Victory at all costs…(7)

Sermon‘So therefore, any one of you who does not renounce all that he has cannot be my disciple.’ Luke 14:33 

Luke 14:25-33 records that Jesus made three statements and asked two questions about discipleship, effectively discouraging from following him any whose interest was in feasts but not faithfulness, in healing but not holiness and in miracles but not morals.

 Jesus argued for careful consideration of the cost of discipleship…


 “Suppose one of you wants to build a tower. Will he not first sit down and estimate the cost to see if he has enough money to complete it?”

 “Or suppose a king is about to go to war against another king. Will he not first sit down and consider whether he is able with ten thousand men to oppose the one coming against him with twenty thousand?”

Jesus asked, ‘Are you prepared for the cost? Are you prepared for the fight?’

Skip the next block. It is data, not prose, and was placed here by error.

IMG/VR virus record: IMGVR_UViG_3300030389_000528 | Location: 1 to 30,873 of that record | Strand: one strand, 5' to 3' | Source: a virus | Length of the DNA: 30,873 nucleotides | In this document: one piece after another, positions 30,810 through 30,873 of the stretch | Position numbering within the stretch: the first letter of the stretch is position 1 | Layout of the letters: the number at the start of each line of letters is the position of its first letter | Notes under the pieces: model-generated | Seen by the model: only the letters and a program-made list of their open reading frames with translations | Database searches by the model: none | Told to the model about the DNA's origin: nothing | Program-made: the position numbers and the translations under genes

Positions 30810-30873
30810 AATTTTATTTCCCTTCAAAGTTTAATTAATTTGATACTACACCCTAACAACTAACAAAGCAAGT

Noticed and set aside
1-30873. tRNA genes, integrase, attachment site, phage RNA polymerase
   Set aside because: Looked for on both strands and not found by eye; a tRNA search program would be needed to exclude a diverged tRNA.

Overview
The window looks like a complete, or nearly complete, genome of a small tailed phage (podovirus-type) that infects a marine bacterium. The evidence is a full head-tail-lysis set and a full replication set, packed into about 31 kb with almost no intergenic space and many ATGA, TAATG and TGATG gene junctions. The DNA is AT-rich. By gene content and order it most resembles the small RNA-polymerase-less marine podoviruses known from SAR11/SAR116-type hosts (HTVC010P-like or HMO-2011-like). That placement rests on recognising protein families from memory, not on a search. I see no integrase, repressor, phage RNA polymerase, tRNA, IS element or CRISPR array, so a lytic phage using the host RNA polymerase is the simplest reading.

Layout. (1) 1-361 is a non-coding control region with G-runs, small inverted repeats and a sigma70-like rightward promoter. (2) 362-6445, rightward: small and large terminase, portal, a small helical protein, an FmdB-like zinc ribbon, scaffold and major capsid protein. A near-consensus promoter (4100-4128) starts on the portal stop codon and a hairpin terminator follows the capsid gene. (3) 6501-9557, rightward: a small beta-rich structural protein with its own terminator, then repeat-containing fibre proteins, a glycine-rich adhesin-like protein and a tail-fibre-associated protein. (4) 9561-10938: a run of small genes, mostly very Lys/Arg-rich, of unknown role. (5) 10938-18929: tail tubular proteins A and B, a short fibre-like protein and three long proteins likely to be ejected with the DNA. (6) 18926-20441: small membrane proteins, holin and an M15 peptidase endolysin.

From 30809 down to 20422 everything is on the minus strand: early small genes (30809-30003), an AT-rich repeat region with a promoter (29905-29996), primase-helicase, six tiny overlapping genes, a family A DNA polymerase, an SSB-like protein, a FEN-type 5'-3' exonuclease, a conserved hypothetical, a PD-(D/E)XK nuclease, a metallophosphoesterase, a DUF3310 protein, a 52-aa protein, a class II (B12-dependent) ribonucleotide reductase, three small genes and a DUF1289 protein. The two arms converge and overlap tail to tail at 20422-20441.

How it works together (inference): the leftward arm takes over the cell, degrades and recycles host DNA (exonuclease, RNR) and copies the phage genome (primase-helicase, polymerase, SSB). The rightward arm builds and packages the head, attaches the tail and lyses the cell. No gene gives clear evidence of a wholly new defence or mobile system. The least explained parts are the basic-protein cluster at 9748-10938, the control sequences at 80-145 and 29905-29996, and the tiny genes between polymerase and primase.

John Calvin commented on these verses, “This doctrine reproves the rashness of those who foolishly proceed beyond their capacity, or flatter themselves without thinking of bearing the cross. Yet we must take care lest this meditation, to which Christ exhorts us, should fill us with alarm or retard our progress. Many persons, not having from the outset laid their account with suffering, relax their zeal through cowardice: for they cannot endure to be Christians on any other condition than that of being exempted from the cross. Others again, when a condition that is harsh and unpleasant to the flesh is proposed to them, do not venture to approach to Christ. But there is no good reason for being discouraged by a knowledge of our poverty, for the Lord grants to us seasonable aid. I readily acknowledge that, if we calculate the expense, we are all destitute of power to lay a single stone, or to wield a sword against the enemy. But as the materials, expense, arms, and forces, are supplied by the Lord out of heaven, no pretext on the score of difficulty can be offered by our indifference or sloth. The design of Christ, therefore, is to warn his followers to bear the cross, that they may prepare themselves with courage.